WASHINGTON, June 26, 2017 – Right on time for Fourth of July celebrations, a pair of reports show a drop in food costs for U.S. consumers.

On Monday, the American Farm Bureau Federation (AFBF) announced findings showing the cost of a summer cookout for ten people dropped slightly from $56.06 in 2016 to $55.70 this year.

The fifth annual AFBF summer survey evaluates the cost of 14 popular food items at a cookout. The price drop is consistent with the USDA’s Economic Research Service May 2017 findings, which notably point out that grocery prices haven’t seen a price drop in almost 50 years.

AFBF Director of Market Intelligence John Newton said “higher production has pushed retail meat prices down.” More competition in the meat case can help explain the almost one percent drop in price from last year’s AFBF survey results.

While a lower cookout cost is good news, the share of the average food dollar going to farmers and ranchers continues to decrease. Of the $55.70, farmers and ranchers only receive about $8.74, or about 15.5 percent of the total cookout bill. Last year, that figure was closer to 17 percent.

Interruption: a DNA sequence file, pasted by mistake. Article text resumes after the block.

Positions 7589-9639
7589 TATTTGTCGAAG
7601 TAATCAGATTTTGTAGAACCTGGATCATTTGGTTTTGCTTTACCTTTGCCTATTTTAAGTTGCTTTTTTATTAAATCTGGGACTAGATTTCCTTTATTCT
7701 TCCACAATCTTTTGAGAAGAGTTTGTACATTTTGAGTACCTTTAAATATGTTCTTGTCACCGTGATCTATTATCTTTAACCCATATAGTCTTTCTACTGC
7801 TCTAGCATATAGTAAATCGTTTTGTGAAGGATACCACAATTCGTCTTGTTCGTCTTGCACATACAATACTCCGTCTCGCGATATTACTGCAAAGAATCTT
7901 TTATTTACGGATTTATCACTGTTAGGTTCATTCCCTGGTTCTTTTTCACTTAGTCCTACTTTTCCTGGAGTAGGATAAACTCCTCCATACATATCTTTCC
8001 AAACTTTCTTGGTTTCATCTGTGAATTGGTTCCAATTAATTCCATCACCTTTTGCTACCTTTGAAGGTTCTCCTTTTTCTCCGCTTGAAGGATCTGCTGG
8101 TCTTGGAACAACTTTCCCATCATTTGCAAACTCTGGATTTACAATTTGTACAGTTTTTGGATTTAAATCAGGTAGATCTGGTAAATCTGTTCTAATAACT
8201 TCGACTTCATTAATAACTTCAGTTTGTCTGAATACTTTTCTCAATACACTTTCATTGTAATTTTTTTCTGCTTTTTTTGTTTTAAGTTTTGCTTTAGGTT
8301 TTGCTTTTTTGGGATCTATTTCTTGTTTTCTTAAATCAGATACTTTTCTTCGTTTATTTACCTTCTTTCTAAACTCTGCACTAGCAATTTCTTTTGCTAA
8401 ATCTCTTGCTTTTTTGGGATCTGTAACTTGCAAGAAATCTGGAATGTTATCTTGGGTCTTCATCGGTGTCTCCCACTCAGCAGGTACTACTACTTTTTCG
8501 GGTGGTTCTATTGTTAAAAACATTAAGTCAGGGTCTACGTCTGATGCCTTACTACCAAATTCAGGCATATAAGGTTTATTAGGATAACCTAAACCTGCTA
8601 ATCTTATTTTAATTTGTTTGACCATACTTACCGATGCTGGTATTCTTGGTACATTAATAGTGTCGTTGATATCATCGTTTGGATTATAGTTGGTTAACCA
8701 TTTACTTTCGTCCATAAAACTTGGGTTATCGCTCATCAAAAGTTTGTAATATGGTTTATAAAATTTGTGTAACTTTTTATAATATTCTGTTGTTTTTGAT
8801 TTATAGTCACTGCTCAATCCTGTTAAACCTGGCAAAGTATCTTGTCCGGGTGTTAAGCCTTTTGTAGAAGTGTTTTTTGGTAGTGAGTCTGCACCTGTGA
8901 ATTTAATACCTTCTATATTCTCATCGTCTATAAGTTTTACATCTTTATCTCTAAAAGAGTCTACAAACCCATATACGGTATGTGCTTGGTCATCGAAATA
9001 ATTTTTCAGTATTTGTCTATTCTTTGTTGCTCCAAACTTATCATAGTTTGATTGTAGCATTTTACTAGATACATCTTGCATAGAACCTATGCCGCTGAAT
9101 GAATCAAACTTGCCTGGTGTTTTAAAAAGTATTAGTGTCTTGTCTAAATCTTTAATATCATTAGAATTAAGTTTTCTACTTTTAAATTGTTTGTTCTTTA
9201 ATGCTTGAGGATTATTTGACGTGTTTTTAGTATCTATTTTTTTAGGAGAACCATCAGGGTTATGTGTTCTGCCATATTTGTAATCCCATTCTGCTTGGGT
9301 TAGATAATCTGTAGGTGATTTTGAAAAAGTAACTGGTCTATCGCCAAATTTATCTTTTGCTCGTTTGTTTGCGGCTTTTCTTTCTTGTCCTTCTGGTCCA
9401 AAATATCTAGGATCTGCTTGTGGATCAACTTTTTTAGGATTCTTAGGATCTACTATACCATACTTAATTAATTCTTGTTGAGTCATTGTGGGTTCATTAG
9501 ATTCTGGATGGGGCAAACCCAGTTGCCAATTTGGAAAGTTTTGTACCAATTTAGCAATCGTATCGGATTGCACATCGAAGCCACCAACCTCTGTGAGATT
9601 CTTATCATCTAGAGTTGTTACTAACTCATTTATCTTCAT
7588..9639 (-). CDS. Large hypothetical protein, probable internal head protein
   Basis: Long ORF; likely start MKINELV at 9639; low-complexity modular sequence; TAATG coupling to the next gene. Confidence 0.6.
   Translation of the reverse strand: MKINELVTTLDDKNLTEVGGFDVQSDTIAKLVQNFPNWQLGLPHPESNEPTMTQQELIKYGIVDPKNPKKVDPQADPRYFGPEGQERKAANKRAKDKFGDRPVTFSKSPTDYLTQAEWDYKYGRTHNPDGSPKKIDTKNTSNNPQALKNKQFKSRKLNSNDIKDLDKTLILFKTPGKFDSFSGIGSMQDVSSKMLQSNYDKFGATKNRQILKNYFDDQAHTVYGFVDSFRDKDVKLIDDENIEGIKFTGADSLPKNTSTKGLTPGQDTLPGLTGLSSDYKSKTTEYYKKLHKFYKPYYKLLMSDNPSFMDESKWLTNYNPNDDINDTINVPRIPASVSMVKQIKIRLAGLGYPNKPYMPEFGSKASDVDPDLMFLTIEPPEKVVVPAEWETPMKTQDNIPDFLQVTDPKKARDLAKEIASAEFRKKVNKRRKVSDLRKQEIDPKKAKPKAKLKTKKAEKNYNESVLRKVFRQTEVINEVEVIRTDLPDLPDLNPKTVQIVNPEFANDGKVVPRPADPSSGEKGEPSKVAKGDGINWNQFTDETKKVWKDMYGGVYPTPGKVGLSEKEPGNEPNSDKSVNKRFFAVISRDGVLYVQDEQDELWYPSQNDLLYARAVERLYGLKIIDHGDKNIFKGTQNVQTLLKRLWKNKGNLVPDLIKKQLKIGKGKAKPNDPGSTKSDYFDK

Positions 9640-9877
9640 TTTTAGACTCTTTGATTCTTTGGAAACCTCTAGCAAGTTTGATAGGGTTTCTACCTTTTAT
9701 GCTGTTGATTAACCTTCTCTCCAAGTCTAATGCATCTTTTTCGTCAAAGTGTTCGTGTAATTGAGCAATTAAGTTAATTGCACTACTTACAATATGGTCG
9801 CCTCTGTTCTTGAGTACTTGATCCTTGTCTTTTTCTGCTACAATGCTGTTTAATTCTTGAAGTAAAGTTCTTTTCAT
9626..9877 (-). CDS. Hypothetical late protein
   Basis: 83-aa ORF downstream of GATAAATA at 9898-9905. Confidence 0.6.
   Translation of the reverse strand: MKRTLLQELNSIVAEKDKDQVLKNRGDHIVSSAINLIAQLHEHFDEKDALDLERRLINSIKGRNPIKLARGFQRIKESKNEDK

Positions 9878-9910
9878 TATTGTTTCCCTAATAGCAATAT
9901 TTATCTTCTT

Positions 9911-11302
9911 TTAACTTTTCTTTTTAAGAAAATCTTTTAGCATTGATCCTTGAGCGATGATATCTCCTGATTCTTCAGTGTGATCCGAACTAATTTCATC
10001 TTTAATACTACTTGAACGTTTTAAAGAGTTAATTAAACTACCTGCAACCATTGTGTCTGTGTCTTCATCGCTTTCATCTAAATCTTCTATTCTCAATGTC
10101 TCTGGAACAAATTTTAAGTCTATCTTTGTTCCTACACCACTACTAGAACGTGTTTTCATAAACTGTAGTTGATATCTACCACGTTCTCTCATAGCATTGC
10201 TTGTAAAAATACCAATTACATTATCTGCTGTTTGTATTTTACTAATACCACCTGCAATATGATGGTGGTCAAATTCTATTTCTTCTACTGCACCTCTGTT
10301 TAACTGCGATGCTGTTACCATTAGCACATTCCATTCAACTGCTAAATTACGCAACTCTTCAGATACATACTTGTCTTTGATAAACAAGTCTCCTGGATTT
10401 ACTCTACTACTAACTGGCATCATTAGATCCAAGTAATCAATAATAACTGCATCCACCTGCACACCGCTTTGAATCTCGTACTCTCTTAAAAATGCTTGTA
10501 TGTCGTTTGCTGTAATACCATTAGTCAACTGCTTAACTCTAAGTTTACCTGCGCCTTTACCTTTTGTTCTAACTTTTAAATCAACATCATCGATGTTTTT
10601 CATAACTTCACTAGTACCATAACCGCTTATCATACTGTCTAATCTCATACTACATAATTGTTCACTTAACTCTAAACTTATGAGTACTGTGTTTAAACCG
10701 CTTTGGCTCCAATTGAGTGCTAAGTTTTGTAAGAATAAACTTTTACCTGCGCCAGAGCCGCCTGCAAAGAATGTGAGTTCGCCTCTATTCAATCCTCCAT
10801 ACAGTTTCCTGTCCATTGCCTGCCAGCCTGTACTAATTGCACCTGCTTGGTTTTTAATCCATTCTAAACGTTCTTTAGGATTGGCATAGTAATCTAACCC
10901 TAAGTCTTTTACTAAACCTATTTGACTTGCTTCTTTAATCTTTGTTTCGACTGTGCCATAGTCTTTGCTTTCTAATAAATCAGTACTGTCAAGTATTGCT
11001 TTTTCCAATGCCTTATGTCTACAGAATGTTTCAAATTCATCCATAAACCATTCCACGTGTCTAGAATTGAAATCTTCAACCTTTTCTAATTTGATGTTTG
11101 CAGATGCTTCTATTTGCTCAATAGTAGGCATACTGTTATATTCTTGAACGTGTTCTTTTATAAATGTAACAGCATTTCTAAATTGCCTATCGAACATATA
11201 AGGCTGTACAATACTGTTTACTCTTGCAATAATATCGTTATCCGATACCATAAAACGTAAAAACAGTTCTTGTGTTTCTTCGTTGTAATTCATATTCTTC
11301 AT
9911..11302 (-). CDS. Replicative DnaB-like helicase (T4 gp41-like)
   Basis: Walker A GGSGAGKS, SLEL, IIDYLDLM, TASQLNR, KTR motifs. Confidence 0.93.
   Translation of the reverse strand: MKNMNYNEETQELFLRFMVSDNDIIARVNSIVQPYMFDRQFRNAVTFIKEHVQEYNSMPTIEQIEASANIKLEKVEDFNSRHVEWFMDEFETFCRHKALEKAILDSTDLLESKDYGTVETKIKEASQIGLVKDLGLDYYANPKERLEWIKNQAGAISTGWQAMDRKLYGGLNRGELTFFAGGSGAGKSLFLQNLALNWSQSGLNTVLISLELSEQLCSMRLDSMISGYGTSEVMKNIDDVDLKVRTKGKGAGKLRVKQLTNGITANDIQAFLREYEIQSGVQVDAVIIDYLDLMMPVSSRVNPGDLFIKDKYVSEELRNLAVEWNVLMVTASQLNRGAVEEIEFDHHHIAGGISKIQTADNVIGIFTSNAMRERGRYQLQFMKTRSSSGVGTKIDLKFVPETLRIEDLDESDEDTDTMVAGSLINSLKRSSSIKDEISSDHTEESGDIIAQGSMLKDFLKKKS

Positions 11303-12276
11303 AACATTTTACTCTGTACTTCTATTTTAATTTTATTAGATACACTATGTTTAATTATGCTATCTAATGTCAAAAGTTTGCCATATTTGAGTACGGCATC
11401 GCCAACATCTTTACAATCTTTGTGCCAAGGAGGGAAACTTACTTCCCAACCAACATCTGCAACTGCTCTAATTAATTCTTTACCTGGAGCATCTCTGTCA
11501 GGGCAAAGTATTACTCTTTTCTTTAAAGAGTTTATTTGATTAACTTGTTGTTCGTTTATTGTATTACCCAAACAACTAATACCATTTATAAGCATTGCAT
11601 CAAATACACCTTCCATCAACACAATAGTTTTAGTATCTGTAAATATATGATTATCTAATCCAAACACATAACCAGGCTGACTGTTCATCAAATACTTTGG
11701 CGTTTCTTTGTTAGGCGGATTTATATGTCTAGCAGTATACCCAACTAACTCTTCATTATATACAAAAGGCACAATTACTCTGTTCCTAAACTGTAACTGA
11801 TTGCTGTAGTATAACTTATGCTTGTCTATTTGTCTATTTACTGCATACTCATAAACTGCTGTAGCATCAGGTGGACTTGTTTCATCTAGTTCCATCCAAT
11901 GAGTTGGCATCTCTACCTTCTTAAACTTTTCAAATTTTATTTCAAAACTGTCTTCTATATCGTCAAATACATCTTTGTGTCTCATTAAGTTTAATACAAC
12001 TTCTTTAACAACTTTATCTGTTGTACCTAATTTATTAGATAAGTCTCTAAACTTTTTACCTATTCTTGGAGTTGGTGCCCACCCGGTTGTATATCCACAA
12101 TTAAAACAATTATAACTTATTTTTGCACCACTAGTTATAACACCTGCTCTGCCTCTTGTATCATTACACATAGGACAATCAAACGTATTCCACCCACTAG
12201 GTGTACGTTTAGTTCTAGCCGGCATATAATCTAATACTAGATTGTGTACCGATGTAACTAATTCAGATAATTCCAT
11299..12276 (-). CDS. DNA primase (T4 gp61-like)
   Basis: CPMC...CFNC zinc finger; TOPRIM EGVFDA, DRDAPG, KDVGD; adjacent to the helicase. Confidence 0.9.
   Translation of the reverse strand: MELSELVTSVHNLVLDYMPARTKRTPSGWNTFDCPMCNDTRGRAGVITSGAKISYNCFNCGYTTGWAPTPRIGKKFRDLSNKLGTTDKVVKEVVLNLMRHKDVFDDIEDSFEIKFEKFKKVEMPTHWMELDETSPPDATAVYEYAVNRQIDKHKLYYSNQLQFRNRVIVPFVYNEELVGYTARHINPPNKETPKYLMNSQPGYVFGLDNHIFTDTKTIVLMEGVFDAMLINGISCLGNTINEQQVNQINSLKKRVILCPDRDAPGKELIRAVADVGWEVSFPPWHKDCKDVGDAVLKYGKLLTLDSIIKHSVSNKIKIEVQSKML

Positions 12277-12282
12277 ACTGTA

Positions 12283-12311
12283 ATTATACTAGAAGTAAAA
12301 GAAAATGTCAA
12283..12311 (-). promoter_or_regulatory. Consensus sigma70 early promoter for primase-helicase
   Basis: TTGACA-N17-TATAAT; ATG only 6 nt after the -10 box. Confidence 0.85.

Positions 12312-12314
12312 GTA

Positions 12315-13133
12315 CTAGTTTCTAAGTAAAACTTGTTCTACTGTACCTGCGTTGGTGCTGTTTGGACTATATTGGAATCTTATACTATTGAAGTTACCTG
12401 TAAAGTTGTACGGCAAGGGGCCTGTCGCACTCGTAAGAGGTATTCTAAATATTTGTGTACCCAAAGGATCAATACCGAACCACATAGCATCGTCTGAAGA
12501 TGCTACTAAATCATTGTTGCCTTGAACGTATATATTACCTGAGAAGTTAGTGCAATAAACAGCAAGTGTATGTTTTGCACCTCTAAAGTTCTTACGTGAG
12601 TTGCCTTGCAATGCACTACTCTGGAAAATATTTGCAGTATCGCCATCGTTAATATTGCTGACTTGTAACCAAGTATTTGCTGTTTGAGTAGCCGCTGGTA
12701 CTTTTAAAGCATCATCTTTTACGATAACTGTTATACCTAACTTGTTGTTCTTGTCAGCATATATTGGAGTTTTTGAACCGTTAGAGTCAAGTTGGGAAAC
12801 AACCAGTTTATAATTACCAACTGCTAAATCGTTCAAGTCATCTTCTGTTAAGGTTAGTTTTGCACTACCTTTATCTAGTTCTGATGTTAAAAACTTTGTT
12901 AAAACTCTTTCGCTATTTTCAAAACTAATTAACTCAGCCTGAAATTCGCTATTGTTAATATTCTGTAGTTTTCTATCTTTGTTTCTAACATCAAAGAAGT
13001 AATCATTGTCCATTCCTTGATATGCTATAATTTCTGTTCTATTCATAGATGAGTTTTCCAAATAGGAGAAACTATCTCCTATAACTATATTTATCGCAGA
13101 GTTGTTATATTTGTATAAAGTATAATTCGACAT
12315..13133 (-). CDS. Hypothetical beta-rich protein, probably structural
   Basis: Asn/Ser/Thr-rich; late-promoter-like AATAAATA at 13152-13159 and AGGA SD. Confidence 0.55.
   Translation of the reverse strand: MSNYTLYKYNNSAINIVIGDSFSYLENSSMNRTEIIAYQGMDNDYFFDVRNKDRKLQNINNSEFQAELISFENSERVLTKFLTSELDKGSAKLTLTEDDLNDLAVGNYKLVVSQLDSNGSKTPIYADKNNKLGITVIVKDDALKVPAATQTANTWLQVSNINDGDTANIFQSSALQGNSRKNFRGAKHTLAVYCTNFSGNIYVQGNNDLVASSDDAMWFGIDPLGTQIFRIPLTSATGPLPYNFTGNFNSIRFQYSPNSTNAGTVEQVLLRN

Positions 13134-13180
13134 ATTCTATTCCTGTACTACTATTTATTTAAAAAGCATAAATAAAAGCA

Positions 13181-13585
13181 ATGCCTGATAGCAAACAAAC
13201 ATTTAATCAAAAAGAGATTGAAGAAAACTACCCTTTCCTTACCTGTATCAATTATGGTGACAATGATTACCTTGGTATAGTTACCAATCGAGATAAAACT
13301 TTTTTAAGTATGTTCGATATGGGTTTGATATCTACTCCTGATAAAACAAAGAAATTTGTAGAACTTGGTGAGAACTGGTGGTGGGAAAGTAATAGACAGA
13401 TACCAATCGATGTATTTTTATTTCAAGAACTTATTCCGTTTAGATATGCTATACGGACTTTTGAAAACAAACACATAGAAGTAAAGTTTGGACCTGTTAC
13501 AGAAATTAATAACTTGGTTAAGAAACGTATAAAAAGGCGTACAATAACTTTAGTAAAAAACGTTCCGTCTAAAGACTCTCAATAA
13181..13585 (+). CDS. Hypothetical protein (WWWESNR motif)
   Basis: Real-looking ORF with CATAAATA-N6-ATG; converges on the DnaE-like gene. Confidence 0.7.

“Through the mid-1970s, farmers received about one-third of consumer retail food expenditures for food eaten at home and away from home, on average,” Newton said. “That figure has decreased steadily and is now about 16 percent, according to the Agriculture Department’s revised Food Dollar Series.”

While ERS noted prices at the grocery store saw their first decline since 1967, restaurant prices increased 2.6 percent. ERS pegged the increase on “differences in the cost structure of restaurants versus supermarkets or grocery stores,” specifically labor and rental costs.

To collect data for this year’s informal survey, 97 Farm Bureau members recorded retail prices across 25 states. The cookout menu includes hot dogs, ground beef, buns, pork spare ribs, deli potato salad, baked beans, corn chips, lemonade, chocolate milk, cheese, ketchup, mustard and watermelon.

American cheese, pork spare ribs and chocolate milk saw an 8, 4 and 2 percent decrease, respectively, in price over the last year. Menu items increasing in price were hot dogs, corn chips and watermelon.